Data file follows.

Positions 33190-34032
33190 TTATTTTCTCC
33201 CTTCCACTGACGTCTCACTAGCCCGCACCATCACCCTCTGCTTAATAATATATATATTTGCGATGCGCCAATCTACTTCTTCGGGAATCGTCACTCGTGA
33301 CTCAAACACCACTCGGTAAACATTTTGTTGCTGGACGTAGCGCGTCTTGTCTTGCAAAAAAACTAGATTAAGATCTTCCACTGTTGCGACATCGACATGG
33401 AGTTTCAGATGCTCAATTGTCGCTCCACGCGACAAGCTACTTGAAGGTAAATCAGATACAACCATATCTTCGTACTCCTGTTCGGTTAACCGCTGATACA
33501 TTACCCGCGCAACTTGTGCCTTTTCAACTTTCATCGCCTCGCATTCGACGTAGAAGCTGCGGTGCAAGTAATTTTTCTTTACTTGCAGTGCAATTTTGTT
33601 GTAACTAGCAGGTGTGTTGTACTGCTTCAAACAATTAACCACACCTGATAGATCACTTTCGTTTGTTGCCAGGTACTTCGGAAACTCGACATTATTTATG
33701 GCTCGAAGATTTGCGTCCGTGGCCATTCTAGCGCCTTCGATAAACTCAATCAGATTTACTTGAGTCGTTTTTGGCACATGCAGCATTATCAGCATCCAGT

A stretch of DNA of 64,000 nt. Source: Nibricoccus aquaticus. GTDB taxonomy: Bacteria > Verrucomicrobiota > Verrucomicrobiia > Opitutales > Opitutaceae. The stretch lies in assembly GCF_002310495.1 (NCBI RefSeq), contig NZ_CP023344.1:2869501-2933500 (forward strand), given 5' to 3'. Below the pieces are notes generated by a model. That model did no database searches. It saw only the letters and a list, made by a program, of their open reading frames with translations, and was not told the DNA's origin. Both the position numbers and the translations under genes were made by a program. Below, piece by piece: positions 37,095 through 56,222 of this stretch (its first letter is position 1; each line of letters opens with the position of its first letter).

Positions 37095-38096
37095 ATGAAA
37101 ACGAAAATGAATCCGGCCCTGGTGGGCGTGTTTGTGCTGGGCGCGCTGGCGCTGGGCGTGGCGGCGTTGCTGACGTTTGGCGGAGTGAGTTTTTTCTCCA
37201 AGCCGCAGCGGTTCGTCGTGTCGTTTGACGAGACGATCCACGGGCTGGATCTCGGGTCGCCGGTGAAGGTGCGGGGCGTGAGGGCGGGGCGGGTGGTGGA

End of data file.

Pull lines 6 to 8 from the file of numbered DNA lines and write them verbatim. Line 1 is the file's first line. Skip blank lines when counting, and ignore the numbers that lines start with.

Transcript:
33501 TTACCCGCGCAACTTGTGCCTTTTCAACTTTCATCGCCTCGCATTCGACGTAGAAGCTGCGGTGCAAGTAATTTTTCTTTACTTGCAGTGCAATTTTGTT
33601 GTAACTAGCAGGTGTGTTGTACTGCTTCAAACAATTAACCACACCTGATAGATCACTTTCGTTTGTTGCCAGGTACTTCGGAAACTCGACATTATTTATG
33701 GCTCGAAGATTTGCGTCCGTGGCCATTCTAGCGCCTTCGATAAACTCAATCAGATTTACTTGAGTCGTTTTTGGCACATGCAGCATTATCAGCATCCAGT